Amani Badawi from the Tal al-Hawa neighborhood of Gaza City describes life under airstrikes, July 2014

My husband, Usama Badawi, and I have four children: Diaa, 16, Hanaa, 15, Muhammad, 12, and Ibrahim, 9. We live in a three-room apartment in the Tal al-Hawa neighborhood of Gaza City.

Since the Israeli attack on the Gaza Strip began three days ago, we’ve stayed at home. My husband works at UNRWA and the management gave him orders to stay at home because of the war. I thank God that school is out and the children are at home.

There’s hardly any movement anywhere. In our neighborhood, there are no cars or pedestrians out in the street at all. Everyone is indoors, following the news on TV and social media or on the radio when there’s no power. Every 24 hours, the power goes off for eight hours.

Last night I couldn’t sleep a wink because of what’s happening and the awful things I saw on TV, like the al-Haj family whose house was bombed yesterday and most of them were killed. They showed an elderly woman killed with a spoon in her hand, while she was eating her Ramadan morning meal. She died sitting at the table.

I keep thinking about my children and what might happen to them. I keep checking the different spaces around the house, looking for a safe room, but there isn’t one. All the rooms have large windows that look out over the street except the kitchen, which is in the center of the apartment. So we decided to sleep in the kitchen. My son Diaa insisted on sleeping in his bed, but when he heard the bombings he came running into the kitchen with his mattress and blanket to sleep with us. There was no room in the kitchen for another mattress so he slept between the other two kids. They slept right up against each other – that is, when we finally managed to sleep, because the bombings just don’t stop, day and night.

My kids are very upset and keep asking me when the war will end and how long we’ll live like this. I don’t know what to say, but I try to reassure them. I can’t take it anymore, either. This war is worse than the previous ones. The Israelis are targeting homes and destroying them with people inside.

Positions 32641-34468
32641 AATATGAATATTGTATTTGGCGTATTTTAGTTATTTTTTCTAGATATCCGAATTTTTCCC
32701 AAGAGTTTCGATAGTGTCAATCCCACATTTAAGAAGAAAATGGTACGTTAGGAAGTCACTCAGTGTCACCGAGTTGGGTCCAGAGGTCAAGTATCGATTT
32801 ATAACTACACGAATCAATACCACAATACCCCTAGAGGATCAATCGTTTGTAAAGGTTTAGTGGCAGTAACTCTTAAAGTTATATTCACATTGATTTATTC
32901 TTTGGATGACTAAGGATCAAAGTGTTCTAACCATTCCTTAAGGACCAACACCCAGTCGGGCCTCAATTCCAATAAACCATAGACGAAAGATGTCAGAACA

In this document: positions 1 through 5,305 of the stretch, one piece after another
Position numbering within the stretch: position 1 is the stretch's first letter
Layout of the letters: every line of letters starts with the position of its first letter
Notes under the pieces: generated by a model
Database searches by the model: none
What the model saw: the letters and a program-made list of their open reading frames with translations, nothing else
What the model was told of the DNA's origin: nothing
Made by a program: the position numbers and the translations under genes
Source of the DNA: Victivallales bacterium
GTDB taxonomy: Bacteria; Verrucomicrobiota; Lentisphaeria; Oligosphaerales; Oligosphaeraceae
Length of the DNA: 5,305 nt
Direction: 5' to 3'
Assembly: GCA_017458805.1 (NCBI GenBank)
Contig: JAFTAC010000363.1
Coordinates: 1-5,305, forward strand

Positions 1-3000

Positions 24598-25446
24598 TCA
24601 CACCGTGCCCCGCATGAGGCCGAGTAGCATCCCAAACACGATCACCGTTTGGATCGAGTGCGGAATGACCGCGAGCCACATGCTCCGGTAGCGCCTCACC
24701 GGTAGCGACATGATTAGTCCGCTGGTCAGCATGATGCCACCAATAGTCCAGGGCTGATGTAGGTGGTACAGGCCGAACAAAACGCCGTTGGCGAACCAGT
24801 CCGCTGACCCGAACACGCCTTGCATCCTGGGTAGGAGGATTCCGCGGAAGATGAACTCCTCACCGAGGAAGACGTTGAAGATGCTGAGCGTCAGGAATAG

In the last war, I took my family to stay with relatives in Rafah. It’s safer there than here, plus it’s comforting to be together with our extended family. This time, we couldn’t make it there because the bombings from the air and the sea were so massive. We’re afraid to drive anywhere. We’re even scared to go to the market, which is a 15-minute drive from our house. There’s no public transport at all. Yesterday, my 12-year-old son, Muhammad, insisted on coming with me to a grocery shop about 20 meters from our house. We stayed close to the buildings along the way and tried to walk under trees so we wouldn’t be exposed to airplanes. We bought some groceries for the evening meal that breaks Ramadan fasting, and some cans of tuna for the early morning Ramadan breakfast.

We’ve got used to living without things. There’s not enough of anything: fuel, electricity, food, you name it. We’ve been under siege since the second Intifada. The checkpoints are closed and we can’t move freely. We’re afraid the military operation will continue. I heard on the news that they might send in ground troops. I’m very worried about my family and just want them all to be safe. That’s all I wish for.

Amani ‘Adel Mahmoud Badawi, 38, is a married mother of four and homemaker who lives in Gaza City. She gave her testimony by phone to Salma a-Deb’i, B’Tselem’s field in researcher in Nablus, on 10 July 2014.

Concerning testimonies about the "Protective Edge" campaign:

With the current military campaign ongoing, B’Tselem is taking testimony from Gaza residents, mainly by telephone. B’Tselem verifies, to the best of its ability, the reliability and precision of the information reported; nevertheless, in these circumstances, reports may be incomplete or contain errors. Given the urgency of informing the public about events in Gaza, B’Tselem has decided to publish the information now available. When the military campaign ends, B’Tselem will supplement these reports as needed.